THE EASTERN CHRISTIANITY PORTAL
Showcased Eastern Christian content
refers collectively to the Christian
traditions and churches which developed in the Balkans
, Eastern Europe
, Asia Minor
, the Middle East
, Northeastern Africa
and southern India
over several centuries of religious antiquity. Eastern Christians have a shared tradition, but they became divided (SEE: SCHISM)
during the early centuries of Christianity in disputes about christology
and fundamental theology. In general terms, one can identify four branches or families of Eastern Christianity, each of which has distinct theology
. They are: the Assyrian Church of the East
, the Eastern Orthodox Churches
, the Oriental Orthodox Churches
, and the Eastern Catholic Churches
- the latter being in full communion with the Roman Catholic Church
All of the Eastern branches, as well as the Western churches, share a common Christian tradition and most of the same Christian Biblical canon. The Eastern branches also share traditional practices in common which are not shared by the Western churches. The Eastern churches' differences from Western Christianity have as much, if not more, to do with culture, language, and politics as theology. The Assyrian Church of the East became estranged from the church of the Roman Empire in the years following the Council of Ephesus (431), Oriental Orthodoxy separated after the Council of Chalcedon (451), and the split between the Roman Catholic Church and the Eastern Orthodox Church is usually dated to 1054. This event is referred to as the Great Schism.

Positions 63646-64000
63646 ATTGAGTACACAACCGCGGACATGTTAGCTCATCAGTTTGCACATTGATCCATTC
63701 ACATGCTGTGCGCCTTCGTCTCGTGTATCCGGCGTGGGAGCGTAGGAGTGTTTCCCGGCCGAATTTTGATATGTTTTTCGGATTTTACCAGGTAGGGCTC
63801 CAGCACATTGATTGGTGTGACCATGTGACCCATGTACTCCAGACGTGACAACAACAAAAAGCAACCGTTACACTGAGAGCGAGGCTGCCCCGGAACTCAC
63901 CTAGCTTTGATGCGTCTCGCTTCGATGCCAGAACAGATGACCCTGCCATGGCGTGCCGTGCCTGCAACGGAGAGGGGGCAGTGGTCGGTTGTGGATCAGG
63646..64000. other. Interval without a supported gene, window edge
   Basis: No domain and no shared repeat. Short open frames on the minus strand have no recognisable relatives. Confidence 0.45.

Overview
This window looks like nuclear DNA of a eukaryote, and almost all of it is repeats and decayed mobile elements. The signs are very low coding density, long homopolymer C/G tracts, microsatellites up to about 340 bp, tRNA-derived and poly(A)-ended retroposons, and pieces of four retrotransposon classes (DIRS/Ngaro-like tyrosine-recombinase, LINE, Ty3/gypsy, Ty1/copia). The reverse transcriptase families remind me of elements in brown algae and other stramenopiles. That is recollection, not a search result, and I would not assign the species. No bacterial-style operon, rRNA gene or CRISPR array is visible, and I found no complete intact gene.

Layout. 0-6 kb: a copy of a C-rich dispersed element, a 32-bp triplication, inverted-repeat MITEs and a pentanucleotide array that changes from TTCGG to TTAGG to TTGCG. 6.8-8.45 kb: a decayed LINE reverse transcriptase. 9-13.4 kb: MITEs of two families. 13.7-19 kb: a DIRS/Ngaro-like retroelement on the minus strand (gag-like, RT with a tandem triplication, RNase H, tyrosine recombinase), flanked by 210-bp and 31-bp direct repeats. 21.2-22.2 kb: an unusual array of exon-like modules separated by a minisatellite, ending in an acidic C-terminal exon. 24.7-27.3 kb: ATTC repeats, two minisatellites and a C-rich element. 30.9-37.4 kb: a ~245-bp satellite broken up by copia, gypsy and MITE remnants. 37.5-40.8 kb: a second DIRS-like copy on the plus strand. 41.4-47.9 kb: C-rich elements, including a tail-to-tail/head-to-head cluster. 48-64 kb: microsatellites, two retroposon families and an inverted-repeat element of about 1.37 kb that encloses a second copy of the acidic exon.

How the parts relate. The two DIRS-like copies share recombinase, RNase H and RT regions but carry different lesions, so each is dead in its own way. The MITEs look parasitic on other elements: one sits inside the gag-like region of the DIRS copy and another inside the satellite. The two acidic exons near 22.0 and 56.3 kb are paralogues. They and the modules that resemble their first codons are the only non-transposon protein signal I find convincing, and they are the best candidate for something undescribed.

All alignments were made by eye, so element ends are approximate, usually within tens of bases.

is a group of Semitic languages
with a 3,000-year history
. It has been the language of administration of empires and the language of divine worship. It is the original language of large sections of the biblical
books of Daniel
, and is the main language of the Talmud
. Aramaic was the native language
(see Aramaic of Jesus
). Modern Aramaic
is spoken today as a first language by numerous, scattered communities, most significantly by Assyrians
, and Chaldeans
. The language is considered to be endangered
missionaries brought the language into Persia
and even China
. From the seventh century AD
onwards, Aramaic was replaced as the lingua franca
of the Middle East
. However, Aramaic remains a literary and liturgical language among Jews, Mandaeans
and some Christians, and is still spoken by small isolated communities throughout its original area of influence. The turbulence of the last two centuries has seen speakers of first-language and literary Aramaic dispersed throughout the world.
Flavius Valerius Aurelius Constantinus
(27 February c. 272 – 22 May 337), commonly known in English
as Constantine I
, Constantine the Great
, or (among Eastern Orthodox
, Oriental Orthodox
and other Christians) Saint Constantine
, was Roman Emperor
from 306, and the undisputed holder of that office from 324 until his death in 337. Best known for being the first Christian
Roman Emperor, Constantine reversed the persecutions
of his predecessor, Diocletian
, and issued (with his co-emperor Licinius
) the Edict of Milan
in 313, which proclaimed religious toleration
throughout the empire.
The Byzantine liturgical calendar, observed by the Eastern Orthodox Church and some Churches in union with Rome, lists both Constantine and his mother Helena as saints. In the West, he is revered under the title "The Great" for his contributions to Christianity. Constantine also transformed the ancient Greek colony of Byzantium into a new imperial residence, Constantinople, which would remain the capital of the Byzantine Empire for over a thousand years.
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